Skip to main content

Richter, Karl

Richter, Karl

Richter, Karl , distinguished German organist, harpsichordist, and conductor; b. Plauen, Oct. 15, 1926; d. Munich, Feb. 15, 1981. He studied organ, harpsichord, and conducting at the Dresden Kreuzschule, then took courses at the Leipzig Cons. with Rudolf Mauersberger, Gunther Ramin, and Karl Straube. In 1946 he became choirmaster of the Christuskirche in Leipzig, and in 1947 he was named organist of Leipzig’s Thomaskirche. In 1951 he settled in Munich. He organized the Munich Bach Orch. and Choir, which brought him great acclaim, making many tours and numerous recordings with them; also appeared as a guest conductor in Europe. On April 18, 1965, he made his U.S. debut with them at N.Y.’s Carnegie Hall.

—Nicolas Slonimsky/Laura Kuhn/Dennis McIntire

Cite this article
Pick a style below, and copy the text for your bibliography.

  • MLA
  • Chicago
  • APA

"Richter, Karl." Baker’s Biographical Dictionary of Musicians. . 23 Jan. 2019 <>.

"Richter, Karl." Baker’s Biographical Dictionary of Musicians. . (January 23, 2019).

"Richter, Karl." Baker’s Biographical Dictionary of Musicians. . Retrieved January 23, 2019 from

Learn more about citation styles

Citation styles gives you the ability to cite reference entries and articles according to common styles from the Modern Language Association (MLA), The Chicago Manual of Style, and the American Psychological Association (APA).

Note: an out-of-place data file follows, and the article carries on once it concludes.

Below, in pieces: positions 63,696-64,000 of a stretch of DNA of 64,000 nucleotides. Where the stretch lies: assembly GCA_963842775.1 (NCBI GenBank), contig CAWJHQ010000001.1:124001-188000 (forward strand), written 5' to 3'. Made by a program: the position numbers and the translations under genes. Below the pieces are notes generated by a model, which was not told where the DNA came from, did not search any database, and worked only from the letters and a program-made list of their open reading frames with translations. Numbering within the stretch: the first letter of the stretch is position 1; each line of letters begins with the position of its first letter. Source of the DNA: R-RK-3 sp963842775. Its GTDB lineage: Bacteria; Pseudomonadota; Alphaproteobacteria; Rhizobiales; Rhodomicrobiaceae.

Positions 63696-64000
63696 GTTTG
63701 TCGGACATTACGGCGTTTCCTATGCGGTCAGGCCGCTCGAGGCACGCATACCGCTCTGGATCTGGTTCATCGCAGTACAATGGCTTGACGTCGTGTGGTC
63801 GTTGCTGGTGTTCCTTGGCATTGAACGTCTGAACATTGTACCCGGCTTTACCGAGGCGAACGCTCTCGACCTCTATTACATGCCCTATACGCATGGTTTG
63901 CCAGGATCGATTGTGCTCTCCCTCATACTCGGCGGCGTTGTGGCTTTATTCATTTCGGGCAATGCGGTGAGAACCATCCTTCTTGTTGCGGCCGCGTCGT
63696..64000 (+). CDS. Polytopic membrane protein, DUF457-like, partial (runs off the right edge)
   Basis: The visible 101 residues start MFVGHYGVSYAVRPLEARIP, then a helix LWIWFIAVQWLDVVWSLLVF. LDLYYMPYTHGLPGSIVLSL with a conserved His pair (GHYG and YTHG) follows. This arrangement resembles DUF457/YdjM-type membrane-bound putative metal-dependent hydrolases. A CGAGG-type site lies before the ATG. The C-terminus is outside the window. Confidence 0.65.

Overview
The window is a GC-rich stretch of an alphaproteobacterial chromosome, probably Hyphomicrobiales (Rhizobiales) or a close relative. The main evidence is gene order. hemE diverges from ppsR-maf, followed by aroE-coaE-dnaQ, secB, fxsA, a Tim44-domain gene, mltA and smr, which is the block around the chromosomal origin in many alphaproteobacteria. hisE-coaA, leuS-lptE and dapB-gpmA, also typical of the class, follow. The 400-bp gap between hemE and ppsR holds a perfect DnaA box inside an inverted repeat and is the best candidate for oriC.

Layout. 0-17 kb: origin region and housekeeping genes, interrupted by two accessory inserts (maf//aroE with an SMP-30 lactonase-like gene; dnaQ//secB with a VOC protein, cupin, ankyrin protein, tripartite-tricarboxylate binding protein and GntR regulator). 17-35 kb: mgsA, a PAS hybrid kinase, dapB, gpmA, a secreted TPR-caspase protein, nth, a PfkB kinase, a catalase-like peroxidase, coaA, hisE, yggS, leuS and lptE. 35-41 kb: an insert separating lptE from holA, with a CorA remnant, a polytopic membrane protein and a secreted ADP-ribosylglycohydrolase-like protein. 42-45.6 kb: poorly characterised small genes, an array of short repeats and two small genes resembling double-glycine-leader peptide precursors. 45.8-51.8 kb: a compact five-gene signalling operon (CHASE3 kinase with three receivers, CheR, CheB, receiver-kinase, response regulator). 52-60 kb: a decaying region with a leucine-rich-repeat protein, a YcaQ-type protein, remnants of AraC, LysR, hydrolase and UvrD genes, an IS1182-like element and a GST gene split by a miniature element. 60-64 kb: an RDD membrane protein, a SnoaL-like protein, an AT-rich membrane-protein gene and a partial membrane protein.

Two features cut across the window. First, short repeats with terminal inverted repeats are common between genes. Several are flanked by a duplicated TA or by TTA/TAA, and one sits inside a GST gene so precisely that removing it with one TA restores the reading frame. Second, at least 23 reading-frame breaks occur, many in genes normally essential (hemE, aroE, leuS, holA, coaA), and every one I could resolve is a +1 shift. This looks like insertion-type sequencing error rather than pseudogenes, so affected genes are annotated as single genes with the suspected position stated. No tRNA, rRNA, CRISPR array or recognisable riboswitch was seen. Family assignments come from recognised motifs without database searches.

Within the “Cite this article” tool, pick a style to see how all available information looks when formatted according to that style. Then, copy and paste the text into your bibliography or works cited list.

Because each style has its own formatting nuances that evolve over time and not all information is available for every reference entry or article, cannot guarantee each citation it generates. Therefore, it’s best to use citations as a starting point before checking the style against your school or publication’s requirements and the most-recent information available at these sites:

Modern Language Association

The Chicago Manual of Style

American Psychological Association

  • Most online reference entries and articles do not have page numbers. Therefore, that information is unavailable for most content. However, the date of retrieval is often important. Refer to each style’s convention regarding the best way to format page numbers and retrieval dates.
  • In addition to the MLA, Chicago, and APA styles, your school, university, publication, or institution may have its own requirements for citations. Therefore, be sure to refer to those guidelines when editing your bibliography or works cited list.